The charity encourages continued communication between previous and new owners wherever the previous owners wish to. They understand that most dog surrenders are due to no fault of the owner and often beyond their control.

Occasionally, short-term foster homes are needed and Doodle Aid has a wonderful group of foster families to help care for the dogs until a new owner can be found. They rely entirely on donations and have a great list of fundraising ideas on their website.

Why should you adopt a rescue poodle?

Poodles and Poodle mixes are highly intelligent and exuberant dogs, requiring ongoing care and training. This is why rescues have such intense adoption processes, but at the end of it all, you are able to provide a stable and loving home to a dog who deserves a second chance at life.

Poodles are often the subject of ribald comment, particularly when they are barbered for the show ring.

Actually, this exotic trimming has a rather interesting history. In the early days when the aristocratic “houses” of Franco ruled the country, each “house” had its Poodles trimmed with pompons, rings and the like to distinguish them from the ordinary run of dogs.

These trims created great interest in other countries and the practice has continued down the years.

The French style of trimming used to be taken advantage of by smugglers of lace and other valuables between the various European countries.

Valuables were tied around the animals’ necks and shoulders, hidden from view by the dogs’ long, heavy coats.

The Poodles would slip across the frontiers bearing the contraband, deliver the goods and return to their masters across the border later on.

The Dutch clip or trim is different. The body coat is cut short and hair on the legs and face is allowed to grow to its natural length.

Both trims are acceptable in the show ring, but the French clip is the orthodox style.

Poodles are very easy to train and make excellent trick dogs. They are usually found in “dog circuses” and most stage shows featuring dogs have a Poodle or two in the cast.

Fashion-crazy women in other parts of the world have them dyed to match their outfits.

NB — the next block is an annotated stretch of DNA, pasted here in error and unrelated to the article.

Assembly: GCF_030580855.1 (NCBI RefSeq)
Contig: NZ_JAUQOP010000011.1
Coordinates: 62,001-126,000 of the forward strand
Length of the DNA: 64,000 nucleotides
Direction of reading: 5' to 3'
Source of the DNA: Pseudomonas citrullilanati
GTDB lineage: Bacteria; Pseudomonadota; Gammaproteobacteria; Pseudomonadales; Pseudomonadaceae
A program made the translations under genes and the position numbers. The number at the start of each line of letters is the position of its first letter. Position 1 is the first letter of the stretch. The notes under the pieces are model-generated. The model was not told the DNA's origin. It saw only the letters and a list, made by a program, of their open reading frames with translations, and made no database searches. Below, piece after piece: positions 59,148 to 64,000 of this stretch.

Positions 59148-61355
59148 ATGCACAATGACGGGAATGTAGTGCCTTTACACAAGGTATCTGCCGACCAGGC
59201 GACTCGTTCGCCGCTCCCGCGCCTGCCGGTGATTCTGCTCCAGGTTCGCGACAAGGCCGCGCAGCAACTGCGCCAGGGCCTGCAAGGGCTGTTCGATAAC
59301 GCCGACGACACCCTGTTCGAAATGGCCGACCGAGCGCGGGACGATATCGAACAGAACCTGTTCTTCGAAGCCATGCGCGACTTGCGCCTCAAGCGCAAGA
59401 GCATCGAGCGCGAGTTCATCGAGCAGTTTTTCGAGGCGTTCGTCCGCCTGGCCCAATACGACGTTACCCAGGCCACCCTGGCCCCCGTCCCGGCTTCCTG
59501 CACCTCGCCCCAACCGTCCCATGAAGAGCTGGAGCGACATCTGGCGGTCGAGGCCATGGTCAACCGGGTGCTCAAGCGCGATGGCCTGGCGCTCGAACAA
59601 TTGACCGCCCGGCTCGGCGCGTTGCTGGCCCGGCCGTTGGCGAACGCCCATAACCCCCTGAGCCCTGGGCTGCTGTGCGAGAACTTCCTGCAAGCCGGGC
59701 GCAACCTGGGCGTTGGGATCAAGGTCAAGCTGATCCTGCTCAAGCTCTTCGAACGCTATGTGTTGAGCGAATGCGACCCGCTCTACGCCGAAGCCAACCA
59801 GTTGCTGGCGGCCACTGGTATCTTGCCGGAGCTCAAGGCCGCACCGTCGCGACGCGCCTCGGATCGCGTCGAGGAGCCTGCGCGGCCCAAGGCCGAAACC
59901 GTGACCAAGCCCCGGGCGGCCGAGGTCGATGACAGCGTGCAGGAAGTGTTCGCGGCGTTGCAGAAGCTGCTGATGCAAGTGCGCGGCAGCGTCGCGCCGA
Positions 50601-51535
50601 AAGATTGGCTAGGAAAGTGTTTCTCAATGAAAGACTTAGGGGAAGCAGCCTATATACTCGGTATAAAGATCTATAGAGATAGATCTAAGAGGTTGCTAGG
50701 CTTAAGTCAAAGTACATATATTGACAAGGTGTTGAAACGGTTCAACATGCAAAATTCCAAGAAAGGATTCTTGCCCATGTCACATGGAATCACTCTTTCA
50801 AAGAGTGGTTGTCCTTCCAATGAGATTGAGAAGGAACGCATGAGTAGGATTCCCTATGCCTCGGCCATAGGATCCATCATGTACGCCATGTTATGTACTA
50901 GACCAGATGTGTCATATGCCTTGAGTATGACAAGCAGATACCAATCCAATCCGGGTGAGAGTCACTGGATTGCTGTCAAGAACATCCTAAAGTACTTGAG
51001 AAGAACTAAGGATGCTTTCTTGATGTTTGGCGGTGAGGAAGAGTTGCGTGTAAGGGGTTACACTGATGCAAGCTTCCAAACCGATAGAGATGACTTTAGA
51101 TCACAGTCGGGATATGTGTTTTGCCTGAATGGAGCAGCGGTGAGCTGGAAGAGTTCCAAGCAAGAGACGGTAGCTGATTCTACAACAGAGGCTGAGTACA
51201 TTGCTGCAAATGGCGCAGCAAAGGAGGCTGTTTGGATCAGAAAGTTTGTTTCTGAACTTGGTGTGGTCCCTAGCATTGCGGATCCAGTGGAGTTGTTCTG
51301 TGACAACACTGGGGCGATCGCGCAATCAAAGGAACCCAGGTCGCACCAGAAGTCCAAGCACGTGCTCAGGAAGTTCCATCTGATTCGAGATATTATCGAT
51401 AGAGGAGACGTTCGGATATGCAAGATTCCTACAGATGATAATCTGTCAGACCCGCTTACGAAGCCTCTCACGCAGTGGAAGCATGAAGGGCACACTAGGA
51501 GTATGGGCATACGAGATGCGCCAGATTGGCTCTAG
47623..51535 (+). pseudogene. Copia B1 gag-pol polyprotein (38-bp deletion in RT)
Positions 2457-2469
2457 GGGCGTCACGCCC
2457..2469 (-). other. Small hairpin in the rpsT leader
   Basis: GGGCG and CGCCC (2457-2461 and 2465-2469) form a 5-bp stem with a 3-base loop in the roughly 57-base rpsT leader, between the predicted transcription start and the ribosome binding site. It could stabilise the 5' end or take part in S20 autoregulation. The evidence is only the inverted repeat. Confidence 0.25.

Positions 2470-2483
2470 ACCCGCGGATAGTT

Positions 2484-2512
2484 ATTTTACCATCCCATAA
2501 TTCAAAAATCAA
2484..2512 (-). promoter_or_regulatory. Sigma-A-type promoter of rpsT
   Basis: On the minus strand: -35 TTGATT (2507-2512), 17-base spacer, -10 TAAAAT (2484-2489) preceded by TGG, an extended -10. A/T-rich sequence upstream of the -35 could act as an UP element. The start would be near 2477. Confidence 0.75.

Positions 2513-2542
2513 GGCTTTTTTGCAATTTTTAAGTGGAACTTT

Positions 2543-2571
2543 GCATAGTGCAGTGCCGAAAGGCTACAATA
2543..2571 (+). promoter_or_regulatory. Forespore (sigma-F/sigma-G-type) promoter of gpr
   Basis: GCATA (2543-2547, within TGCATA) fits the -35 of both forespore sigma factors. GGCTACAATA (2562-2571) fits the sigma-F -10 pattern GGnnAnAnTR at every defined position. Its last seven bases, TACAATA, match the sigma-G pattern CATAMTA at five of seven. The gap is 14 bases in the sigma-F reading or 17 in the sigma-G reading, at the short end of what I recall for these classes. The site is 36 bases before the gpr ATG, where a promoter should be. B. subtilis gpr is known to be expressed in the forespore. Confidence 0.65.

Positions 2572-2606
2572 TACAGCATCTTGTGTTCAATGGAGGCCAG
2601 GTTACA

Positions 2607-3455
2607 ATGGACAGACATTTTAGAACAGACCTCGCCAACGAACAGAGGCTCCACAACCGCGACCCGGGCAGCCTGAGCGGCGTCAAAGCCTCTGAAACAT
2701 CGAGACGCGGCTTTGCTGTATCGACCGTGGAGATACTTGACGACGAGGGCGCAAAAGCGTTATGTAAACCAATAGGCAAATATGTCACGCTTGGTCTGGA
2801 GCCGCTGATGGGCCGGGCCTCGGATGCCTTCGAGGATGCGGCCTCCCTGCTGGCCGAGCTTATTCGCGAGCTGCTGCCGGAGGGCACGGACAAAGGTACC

Their long, dense coats require plenty of attention, but once trimmed properly, they can be kept in reasonable form throughout the year with a minimum of trouble.

They are quite hardy and fit into the life of their owners, whether it be in the city or country.

The average person regards the Poodle as being a spoilt housepet. Most of them are, but this is not the fault of the dog, which is “all dog and then some.”

Poodles are intelligent and make excellent watchdogs.

The show standard of Poodles is very good in the U.S. and new importations keep interested in the breed at a high level, but the breed is unlikely to reach the level of popularity it has in England.

There is a steady demand for puppies at high prices, which is a definite indication of interest.

Poodles are grouped with the non-sporting breeds and challenge certificates are awarded to both Miniatures (dogs under 15 inches at the shoulder) and Standards (dogs over 15 inches).

Many consider that the Miniature should be classed as a Toy breed, although moves to have this done have not met with success to date.

The Poodle’s head is long, straight and fine, but there should be plenty of strength in the jaw as well.

The lips are tight, eyes dark and almond-shaped and the ears long and wide and set low, hanging close to the face.

The neck is strong and well arched “to admit of the head being carried proudly and with dignity.”

Shoulders are fine and sloping and the back is short, strong and slightly hollowed, while the loin is broad and muscular.

Legs are straight in front with plenty of bone and muscle, while the hind legs are well turned with well let down hocks.

The feet are well arched and the tail, which is docked, is set on high and carried gaily.

The coat is an outstanding feature of the breed and may be corded or curly. It is hard in texture and very profuse.

Corded specimens are rarely seen in the U.S. and have long, tight, even cords all over.

In the curly variety, this hair must be thick and strong, and free from knots or cords.

The basic style of trimming is varied according to the owner’s fancy, but must always show the outline of the dog and the face is always clipped short.

A bow of ribbon is generally used to keep the long hair from falling over the eyes and spoiling the dog’s vision.

HELP US PUT FOOD ON THE TABLE

Loading RSS Feed

Hannah Elizabeth is an English animal behavior author, having written for several online publications. With a degree in Animal Behaviour and over a decade of practical animal husbandry experience, Hannah's articles cover everything from pet care to wildlife conservation. When she isn't creating content for blog posts, Hannah enjoys long walks with her Rottweiler cross Senna, reading fantasy novels and breeding aquarium shrimp.

Leave a Reply

Your email address will not be published. Required fields are marked *

Back to Top